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A THREE-HOUR TIME DIFFERENCE
John Underwood
August 23, 1976
This is what John McKay—coach of the NFL's new Tampa Bay team after 16 years of wine and Rose Bowls at USC—says when asked to compare pro football to the college game. Witty, this McKay, and already a winner
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August 23, 1976

A Three-hour Time Difference

This is what John McKay—coach of the NFL's new Tampa Bay team after 16 years of wine and Rose Bowls at USC—says when asked to compare pro football to the college game. Witty, this McKay, and already a winner

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McKay included four pre coaches—old friends Abe Gibron and Jerry Frei, plus Linebacker Coach Dick Voris and the respected quarterback-maker John Rauch—on his staff to help give him the edge in the numbers game (playing with a 43-man roster instead of 95) and with terminology. Because of the crisscross trafficking of personnel from one pro team to another, he says, you have to be reasonably homogeneous with your play-calling. So McKay adopted the terminology Rauch used as a head coach at Oakland and Buffalo. Then, to his own chagrin, McKay called three plays against the Rams that weren't in the Tampa book. "Fortunately, the quarterback [ Steve Spurrier] was smarter than I was," McKay says. "He adjusted. You need that on the field."

McKay says that filling the Tampa roster was not that different, except he enjoyed the luxury of not having to recruit. He leaned heavily on instinct, and getting players he knew something about or who had played for him. One is his son Johnny, a wide receiver and, off a strong early showing, almost a sure bet to make the team. The younger McKay, a year out of USC and with a half season of WFL experience, had originally contracted to coach at Oregon State this year, but he made a last-minute switch and reported to Tampa Bay. "He said he loved Oregon but hated recruiting," McKay says with a laugh. "Well, hell. Welcome to college football."

McKay thinks that he selected well in both the college and expansion drafts. He told Tom McEwen, the Tampa Tribune columnist, he thought it was a copout to say you cannot win with rookies and expansion draftees. "That's an excuse for losing," he says. "If you win, you get credit for performing a miracle. But how can you say you drafted a bad player, then ask him to go out there and kill somebody? You're lying. I don't lie."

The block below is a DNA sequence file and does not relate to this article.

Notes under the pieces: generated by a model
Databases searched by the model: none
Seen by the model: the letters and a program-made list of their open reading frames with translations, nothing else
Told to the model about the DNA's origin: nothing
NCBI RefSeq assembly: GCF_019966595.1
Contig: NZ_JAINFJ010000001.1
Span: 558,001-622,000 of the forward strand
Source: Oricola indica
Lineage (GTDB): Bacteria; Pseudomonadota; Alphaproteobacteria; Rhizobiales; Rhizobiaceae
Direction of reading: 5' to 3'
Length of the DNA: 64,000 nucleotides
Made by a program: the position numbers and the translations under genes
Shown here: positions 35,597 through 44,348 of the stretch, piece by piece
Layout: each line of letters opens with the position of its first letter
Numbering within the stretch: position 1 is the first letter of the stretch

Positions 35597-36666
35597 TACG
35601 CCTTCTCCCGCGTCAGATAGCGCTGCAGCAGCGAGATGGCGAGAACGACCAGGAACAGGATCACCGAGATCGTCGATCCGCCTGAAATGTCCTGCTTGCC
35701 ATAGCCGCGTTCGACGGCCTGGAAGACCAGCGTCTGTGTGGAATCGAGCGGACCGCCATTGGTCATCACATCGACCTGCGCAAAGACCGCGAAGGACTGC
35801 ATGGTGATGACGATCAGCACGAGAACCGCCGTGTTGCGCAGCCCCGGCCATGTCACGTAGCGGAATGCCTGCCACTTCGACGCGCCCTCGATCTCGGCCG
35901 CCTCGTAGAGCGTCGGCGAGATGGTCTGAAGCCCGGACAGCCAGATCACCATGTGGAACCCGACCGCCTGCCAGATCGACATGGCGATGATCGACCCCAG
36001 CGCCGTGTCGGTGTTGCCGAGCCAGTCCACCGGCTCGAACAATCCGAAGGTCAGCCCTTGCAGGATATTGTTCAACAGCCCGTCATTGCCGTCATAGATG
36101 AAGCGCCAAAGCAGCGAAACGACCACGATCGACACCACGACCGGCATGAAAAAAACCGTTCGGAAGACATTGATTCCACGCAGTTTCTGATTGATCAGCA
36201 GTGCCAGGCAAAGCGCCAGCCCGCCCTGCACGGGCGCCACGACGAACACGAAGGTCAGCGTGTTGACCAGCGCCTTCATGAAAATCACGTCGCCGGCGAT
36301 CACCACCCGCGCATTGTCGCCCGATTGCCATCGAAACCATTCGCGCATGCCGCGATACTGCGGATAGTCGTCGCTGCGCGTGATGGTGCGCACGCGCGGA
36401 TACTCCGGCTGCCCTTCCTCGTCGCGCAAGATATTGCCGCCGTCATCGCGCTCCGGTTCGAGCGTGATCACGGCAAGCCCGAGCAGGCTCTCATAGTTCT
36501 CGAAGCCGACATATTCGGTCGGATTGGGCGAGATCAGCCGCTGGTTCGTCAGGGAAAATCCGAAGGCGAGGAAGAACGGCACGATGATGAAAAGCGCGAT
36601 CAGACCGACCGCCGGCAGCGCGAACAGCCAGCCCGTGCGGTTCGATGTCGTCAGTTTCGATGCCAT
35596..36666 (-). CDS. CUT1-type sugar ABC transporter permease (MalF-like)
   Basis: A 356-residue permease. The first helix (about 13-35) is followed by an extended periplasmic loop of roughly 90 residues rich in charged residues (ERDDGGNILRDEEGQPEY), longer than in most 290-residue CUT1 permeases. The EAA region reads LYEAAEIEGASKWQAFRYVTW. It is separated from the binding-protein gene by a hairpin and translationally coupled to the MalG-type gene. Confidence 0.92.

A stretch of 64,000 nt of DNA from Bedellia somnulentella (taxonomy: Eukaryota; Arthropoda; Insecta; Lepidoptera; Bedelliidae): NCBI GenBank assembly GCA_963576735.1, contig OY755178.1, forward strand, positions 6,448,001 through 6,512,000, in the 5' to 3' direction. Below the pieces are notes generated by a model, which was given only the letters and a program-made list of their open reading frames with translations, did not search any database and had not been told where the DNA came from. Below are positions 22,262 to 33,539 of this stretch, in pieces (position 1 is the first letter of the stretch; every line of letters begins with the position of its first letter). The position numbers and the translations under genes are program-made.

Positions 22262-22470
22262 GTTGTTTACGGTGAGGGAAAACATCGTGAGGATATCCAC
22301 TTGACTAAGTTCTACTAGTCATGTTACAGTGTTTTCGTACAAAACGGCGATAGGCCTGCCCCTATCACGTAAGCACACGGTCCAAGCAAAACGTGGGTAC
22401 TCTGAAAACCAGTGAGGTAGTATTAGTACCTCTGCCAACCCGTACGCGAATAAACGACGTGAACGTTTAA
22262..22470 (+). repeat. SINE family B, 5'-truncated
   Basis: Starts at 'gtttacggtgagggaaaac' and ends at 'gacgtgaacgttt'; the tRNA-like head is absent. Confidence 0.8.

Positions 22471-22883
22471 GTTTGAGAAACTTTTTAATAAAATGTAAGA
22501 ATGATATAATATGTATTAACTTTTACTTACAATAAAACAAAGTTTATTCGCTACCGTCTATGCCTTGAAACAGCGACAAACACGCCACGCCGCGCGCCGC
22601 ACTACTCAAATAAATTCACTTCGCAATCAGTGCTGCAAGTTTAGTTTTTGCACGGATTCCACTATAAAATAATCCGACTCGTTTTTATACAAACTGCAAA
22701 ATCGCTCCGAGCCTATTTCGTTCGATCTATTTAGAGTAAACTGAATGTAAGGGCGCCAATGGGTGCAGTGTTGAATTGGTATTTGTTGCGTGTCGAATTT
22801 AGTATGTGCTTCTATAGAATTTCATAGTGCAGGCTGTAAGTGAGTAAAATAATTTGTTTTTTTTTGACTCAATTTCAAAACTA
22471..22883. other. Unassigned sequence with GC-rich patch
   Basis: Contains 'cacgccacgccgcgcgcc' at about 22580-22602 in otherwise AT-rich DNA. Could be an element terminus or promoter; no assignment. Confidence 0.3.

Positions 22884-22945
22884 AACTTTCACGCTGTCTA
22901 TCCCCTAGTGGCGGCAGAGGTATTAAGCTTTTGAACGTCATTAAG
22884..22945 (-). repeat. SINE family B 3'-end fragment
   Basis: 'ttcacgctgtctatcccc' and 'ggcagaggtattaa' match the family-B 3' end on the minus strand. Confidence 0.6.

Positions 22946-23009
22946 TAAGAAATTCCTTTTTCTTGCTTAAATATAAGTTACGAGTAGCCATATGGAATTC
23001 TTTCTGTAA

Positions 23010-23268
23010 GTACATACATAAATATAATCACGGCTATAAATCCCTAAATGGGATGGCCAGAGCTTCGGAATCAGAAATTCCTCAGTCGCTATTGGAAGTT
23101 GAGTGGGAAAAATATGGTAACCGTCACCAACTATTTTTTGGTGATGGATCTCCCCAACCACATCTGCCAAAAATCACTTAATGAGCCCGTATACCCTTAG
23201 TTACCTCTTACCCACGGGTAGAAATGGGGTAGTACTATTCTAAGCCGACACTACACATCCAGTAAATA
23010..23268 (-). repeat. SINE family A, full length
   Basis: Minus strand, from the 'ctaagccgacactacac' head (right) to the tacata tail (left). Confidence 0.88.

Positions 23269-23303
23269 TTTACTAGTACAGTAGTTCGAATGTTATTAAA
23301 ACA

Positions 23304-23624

The frustration, he suspects, will come later, "when we cut down and then look back and say, 'We shoulda kept the other guy.' Look at what Don Shula has done with players other teams let go on waivers—Bob Kuechenberg and Jim Langer, both All-Pros."

McKay does not know the salaries of his players, and he does not plan to find out. "They wanted me to get into that, but I said I might as well stay at USC if I have to keep worrying about contracts. Vince Lombardi came into the league years ago and said, I'm in charge of everything, including salaries.' Some guys now think that's the only way. I don't. I'll know how much they're worth to the team, and when the time comes I'll say, 'All right, we need this guy.' I don't have to know his salary for that."

Cutting players has not been as odious as predicted, either. To begin with, the Tampa training complex is so close to the airport that on a day when McKay cut 10 players at 11 a.m., they were all out of town by 2:30. "One guy said he was already a millionaire. He should've been glad I cut him. Another guy was making a fortune raising Spanish goats. He asked me if I wanted some of the action. Some guys cut themselves with their attitude. We had a punter who said he 'lost his desire.' How can you lose your desire to punt and eat steaks? If you've lost your desire for that, you've really lost it. Some guys act relieved when you cut them. It's not that different from telling a college player he won't be playing much. It's not a terrible fate. I tell them a lot of great people never played pro football. George Washington never played pro football.

"But those who stick will know one thing: they will play the game the way we want it played. I don't care how a guy did it in high school; when he came to USC, he did it the USC way. Now he will do it the Tampa Buccaneer way."

McKay's first exhibition season—colleges don't play nonsense games—has been more of an eye-opener for him than for his fans. While he found the Los Angeles game "unacceptable," he found the aftermath even more so. "Everybody agrees it's the preseason when you try to find out who can play where," he says. "Preseason games count only for that reason. So we lose, playing more rookies than the Rams did, and the headline says, ' Bucs Big Bust in NFL Debut.' I suppose the ideal thing would be to play everybody and still win."

Nonetheless, McKay continued his experiments on schedule against Green Bay. Wanting to test his running game ("The first thing you have to do in football is get A to block B. If he doesn't, you lose"), he ordered only 14 passes against a Packer defense that seldom rested its best players. Still, Tampa Bay assembled the longest drive of the game, a 71-yard third-quarter march for its first-ever touchdown.

This followed what Richie McKay calls "the most fired-up halftime talk" he ever heard his old man deliver. McKay told the Bucs, "I guarantee you the Packers are no better than you are. You can beat this team. But you've got to block somebody. That's the worst blocking on kickoffs I've ever seen. Eleven men left standing. If you can't do better than that, I'll give you one guy's number, and you can all go down and block him."

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